Spawn Creek Moonlight Trip, March
We originally scheduled this trip for the February
full moon, but a snowstorm prompted us to change plans.
Now, four weeks later, we had to accommodate a longer period of
daylight, diminished snow depth, and a moon that was several
days less than full. The weather report called for a 20 percent
chance of snow showers, mostly cloudy, with a low around 15 - but fortunately, everything turned out well, making
this one of our "best" moonlight trips.
Hikers came on this last scheduled winter trip of 2013. Everyone used snowshoes:
Dave W., the leader, Jane, Alexi, Jeanne, Tim and Terry. The
group met at 6:00 p.m. in Logan, organized into carpools, and
drove up Logan Canyon to Temple Fork. The snow that blocked
access to the Temple Fork parking area was mostly gone, so we were
able to drive over the bridge and park there, eliminating the need
to start 1/3 mile away at the Blind Hollow. At 6:40 we
started out by carrying our snowshoes for 1/4 mile until the snow
was deep enough to use them. The later date - and daylight
savings time - meant the sun did not set until we had gone 3/4 of
the way to our destination on Spawn Creek.
Upon reaching our Spawn Creek site, we found that the knee-deep
snow of February was almost gone, exposing our previously buried
bags of firewood and there was no trace of the bench we had dug in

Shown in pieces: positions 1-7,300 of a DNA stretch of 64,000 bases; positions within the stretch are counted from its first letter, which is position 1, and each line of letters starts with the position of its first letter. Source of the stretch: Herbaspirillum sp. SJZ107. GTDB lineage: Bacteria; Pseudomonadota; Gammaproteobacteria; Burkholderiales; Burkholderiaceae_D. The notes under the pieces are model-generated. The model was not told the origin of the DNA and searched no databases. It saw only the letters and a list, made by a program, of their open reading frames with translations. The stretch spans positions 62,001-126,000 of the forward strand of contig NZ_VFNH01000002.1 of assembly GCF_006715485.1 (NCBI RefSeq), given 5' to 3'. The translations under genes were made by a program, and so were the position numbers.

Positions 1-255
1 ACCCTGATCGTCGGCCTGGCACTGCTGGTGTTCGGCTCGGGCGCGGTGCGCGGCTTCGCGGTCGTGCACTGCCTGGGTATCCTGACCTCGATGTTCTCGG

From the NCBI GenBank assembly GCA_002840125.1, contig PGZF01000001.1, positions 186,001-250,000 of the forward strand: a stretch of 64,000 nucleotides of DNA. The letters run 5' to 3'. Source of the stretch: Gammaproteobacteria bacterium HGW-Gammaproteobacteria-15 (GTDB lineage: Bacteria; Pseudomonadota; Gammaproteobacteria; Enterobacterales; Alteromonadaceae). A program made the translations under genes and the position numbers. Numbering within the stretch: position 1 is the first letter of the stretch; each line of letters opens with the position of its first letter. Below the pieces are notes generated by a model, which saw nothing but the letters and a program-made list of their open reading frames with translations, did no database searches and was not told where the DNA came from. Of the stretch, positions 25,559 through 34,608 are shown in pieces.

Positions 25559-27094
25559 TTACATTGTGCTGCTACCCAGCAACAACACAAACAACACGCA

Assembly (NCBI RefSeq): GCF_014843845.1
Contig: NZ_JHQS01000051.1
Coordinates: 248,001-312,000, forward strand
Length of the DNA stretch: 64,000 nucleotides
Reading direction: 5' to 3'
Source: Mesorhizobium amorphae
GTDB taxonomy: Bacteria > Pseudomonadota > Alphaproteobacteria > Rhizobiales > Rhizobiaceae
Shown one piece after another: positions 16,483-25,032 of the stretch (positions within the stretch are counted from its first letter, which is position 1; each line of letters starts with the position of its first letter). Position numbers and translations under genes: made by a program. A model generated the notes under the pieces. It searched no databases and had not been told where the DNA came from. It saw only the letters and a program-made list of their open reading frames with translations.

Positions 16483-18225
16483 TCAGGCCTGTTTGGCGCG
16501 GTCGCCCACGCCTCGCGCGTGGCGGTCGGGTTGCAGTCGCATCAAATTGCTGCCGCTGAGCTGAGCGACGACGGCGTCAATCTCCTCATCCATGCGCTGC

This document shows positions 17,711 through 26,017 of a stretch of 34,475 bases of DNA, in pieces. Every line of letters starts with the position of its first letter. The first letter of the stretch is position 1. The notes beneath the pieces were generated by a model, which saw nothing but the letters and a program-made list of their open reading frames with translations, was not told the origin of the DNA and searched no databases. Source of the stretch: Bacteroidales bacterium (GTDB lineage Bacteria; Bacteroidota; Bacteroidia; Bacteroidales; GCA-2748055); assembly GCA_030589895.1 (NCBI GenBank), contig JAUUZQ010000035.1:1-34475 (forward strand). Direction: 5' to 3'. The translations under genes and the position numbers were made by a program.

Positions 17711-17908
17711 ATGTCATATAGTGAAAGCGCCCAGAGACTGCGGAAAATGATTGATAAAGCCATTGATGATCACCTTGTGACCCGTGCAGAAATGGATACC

the snow. Instead, we put the fire pan on a bare patch of
ground and sat on tarps as we shared mint patties and Moon Pies, a
traditional treat for these events. After the fire burned
down, we forded the shallow creek and went a short distance to see
a recently constructed beaver dam and lodge.
Our walk back was delightful - a winter walk in the moonlight to
remember. There was no breeze and while it was below
freezing, we were warmly dressed. It had been snowing
lightly while we were at our destination, but the sky cleared as
we returned. The moonlight was so bright we did not need our
headlamps and the constellations appeared as the clouds
dissipated. We saw Orion,the Big Dipper,Cassiopeia and the
North Star. The snowy hillsides were illuminated with
moonlight, contrasting with dark trees in an abstract pattern
reminiscent of a high-contrast black-and-white photograph, and the
surface of the snow sparkled in the moonlight. Our ears were
treated with the crunchy sound of our snowshoes on the crusty snow
and the sound of rushing water in the creek. The only thing
missing was a wildlife experience, perhaps an owl hooting, like we
have had on previous trips.
The trip totaled 4.1 miles with about 330 feet of elevation.
We arrived at our vehicles at 10:05.
The nearly-full moon was high overhead as the sun set
Enjoying a fire at our Spawn Creek destination - no trace remained
of the snow bench we built here in February
We forded Spawn Creek to go see this recently-constructed beaver
lodge and dam
Our GPS track showed 4.1 miles with 335 feet of elevation
Here is a satellite view of our route, from Google